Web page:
LETTER: Rail-relocation debate reaches New Jersey

The Editor,

Regarding White Rock’s formal request to the feds for rail relocation: I used to live in White Rock and accepted the railway. After all, the trains have been there long before most of the community. But the increased coal train traffic that is now isolating Crescent Beach, severe weather as a result of climate change and the need to make passenger train service more attractive have changed my mind.

The traditional gentle and frequent West Coast rains have been supplanted by infrequent but major winter storms that threaten to weaken the slopes above the tracks. Delta areas like Mud Bay are also prone to damage. This last point was brought home to me two months after I moved to Belmar, New Jersey, on the shore, when Hurricane/Superstorm Sandy struck. The storm ripped apart our New Jersey Transit railway line where it paralleled Raritan Bay and it tossed boats and containers onto the trackbed. This vulnerability to future disasters has led to talk about plans for an inland and also controversial rail route.

The White Rock proposal would enable high-speed rail, especially if it is coupled with track upgrades and replacing the aging New Westminster Rail Bridge, in accordance with the cross-border rail pacts signed by the province. Washington State wants to see faster speeds in Canada before it considers the proposed Blaine, WA station and adding trains. The plan should also include relocating Amtrak, VIA and buses from Vancouver’s Pacific Central station to Waterfront station. This would give better access to the downtown, the cruise ship terminal and to the Canada Line and SeaBus. The planned False Creek Flats redevelopment could help finance it, as rail line and terminal removal would help make that multibillion-dollar project possible.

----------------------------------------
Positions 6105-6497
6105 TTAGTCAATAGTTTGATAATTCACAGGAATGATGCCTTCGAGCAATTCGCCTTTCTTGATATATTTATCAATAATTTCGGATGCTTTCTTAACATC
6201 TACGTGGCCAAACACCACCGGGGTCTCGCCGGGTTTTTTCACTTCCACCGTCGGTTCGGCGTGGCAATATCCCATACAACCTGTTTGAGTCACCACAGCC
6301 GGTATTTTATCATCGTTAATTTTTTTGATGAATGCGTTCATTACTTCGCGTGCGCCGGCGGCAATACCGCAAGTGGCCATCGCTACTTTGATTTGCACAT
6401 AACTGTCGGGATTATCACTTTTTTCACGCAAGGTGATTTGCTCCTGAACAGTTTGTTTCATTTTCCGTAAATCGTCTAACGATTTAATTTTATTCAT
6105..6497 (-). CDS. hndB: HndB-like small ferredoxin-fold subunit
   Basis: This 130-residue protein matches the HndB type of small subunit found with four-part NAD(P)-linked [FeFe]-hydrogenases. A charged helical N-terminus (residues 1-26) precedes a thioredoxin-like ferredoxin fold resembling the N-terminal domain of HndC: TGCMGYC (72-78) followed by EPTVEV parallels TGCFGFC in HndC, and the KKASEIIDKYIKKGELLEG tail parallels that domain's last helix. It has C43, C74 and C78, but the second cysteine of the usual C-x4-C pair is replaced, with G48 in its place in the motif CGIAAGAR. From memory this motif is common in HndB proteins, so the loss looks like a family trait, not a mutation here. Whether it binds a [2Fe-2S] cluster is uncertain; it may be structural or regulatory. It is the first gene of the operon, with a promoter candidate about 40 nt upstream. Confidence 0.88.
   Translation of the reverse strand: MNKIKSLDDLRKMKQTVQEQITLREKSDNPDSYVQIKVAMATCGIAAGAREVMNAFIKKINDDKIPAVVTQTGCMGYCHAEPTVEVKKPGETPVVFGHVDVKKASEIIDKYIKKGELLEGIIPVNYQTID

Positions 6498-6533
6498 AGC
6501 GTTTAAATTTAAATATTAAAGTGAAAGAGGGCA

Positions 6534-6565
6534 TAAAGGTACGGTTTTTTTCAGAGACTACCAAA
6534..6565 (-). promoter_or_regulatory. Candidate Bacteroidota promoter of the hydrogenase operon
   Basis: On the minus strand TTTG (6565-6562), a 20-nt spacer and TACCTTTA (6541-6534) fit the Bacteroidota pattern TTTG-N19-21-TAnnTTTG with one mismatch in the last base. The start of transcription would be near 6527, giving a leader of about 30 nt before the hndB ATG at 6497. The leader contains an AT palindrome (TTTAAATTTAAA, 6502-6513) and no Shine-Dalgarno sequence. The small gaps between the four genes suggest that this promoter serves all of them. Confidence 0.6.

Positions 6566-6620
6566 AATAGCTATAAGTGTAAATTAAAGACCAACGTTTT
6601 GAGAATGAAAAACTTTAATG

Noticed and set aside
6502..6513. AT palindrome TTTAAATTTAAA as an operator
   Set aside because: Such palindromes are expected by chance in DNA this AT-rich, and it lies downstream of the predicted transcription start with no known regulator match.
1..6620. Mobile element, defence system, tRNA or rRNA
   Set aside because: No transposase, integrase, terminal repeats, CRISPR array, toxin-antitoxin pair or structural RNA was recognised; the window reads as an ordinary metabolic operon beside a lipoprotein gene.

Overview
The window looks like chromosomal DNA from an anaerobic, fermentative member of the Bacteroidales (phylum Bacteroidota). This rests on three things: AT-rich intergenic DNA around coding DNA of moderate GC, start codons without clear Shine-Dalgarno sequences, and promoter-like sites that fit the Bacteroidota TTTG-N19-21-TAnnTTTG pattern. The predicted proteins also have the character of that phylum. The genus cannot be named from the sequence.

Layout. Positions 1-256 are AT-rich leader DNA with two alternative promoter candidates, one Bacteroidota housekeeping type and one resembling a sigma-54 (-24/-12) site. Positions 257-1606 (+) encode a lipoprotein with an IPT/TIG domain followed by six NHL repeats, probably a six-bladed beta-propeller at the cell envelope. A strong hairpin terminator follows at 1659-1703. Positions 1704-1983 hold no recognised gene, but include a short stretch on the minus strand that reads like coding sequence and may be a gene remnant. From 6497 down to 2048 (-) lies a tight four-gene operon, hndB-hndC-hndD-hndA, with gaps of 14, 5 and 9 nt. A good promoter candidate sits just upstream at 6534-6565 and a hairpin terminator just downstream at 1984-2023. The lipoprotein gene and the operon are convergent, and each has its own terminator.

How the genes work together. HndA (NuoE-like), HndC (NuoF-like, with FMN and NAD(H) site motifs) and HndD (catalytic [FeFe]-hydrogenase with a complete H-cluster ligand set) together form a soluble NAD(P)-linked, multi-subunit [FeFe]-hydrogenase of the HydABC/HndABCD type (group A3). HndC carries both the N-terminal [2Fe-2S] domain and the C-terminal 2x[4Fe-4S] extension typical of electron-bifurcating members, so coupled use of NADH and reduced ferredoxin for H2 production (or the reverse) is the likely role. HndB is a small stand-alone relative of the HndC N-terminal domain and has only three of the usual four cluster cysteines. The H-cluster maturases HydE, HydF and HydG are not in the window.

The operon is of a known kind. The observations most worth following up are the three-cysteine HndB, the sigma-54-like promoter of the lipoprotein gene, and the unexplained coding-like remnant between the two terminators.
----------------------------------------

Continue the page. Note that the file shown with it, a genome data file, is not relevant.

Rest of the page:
The White Rock proposal could also make commuter rail from Waterfront to South Surrey feasible with new transit-oriented development stations, like at the South Surrey Park-and-Ride, 32nd Avenue/152nd St., 24th and 8th Avenues. The Waterfront terminal could also serve a long-needed commuter rail to Newton, Cloverdale, Langley and Abbotsford over the Interurban. Both lines could be operated with efficient low-emissions diesel multiple units.

Federal and possibly False Creek Flats money will only pay part of the price of any rail-relocation project. The province will have to pay its share. After all, if the province is willing to finance new bridges and highways, it should also help to pay for new rail lines that are part of the climate-change solution.

Brendan B. Read,

Belmar, New Jersey

Get local stories you won't find anywhere else right to your inbox.
Sign up here

Just Posted

OBITUARY: Sherrold Haddad brought giant Canadian flag to Surrey car dealership, built community

‘An amazing man, business person and community leader,’ friend Bruce Hayne posted to Facebook

COVID-19: Daily update on the pandemic in Surrey, White Rock, Delta and beyond

MARCH 28: Delta council passes bylaw to fine people who don’t socially distance

White Rock council members stand by decision to close pier

Minimal push-back over closure to minimize chance of spreading COVID-19 virus

B.C. is seeing the highest rate of COVID-19 recovery in Canada, and there’s a few reasons why

British Columbia was one of the first to see rise in COVID-19 cases, and has also switched up testing

B.C. Ferries passengers staying away, as asked, during COVID-19 pandemic

Ferry corporation says ridership down 70-80 per cent over the last week and a half

Sewers stitch masks to free up supplies for front-line health-care workers

“We have little old ladies sewing up a storm,” said Joan Davis

Experts weigh in on best handling of groceries during COVID-19 pandemic

Study suggests the virus can live for up to 24 hours on cardboard and up to three days on plastic

COVID-19 world update: Enforceable quarantine in NYC?; France orders 1 billion masks

Spain warns EU’s future at stake; New York governor calls Trump’s idea ‘federal declaration of war

Blue ribbons popping up along streets in Abbotsford in praise of B.C. healthcare workers

Healthcare worker’s family starts local trend of morale support

Earth Hour 2020 kicks off online Saturday night

Action moves online due to COVID-19

B.C. COVID-19 cases rise 92 to 884, one more death, 81 in care

Outbreak action underway in 12 long-term care homes

B.C. veterinarians want to smooth the fur of COVID-19-worried pet owners

Vets expect to continue giving your fur buddies the help they need while social distancing

Most Read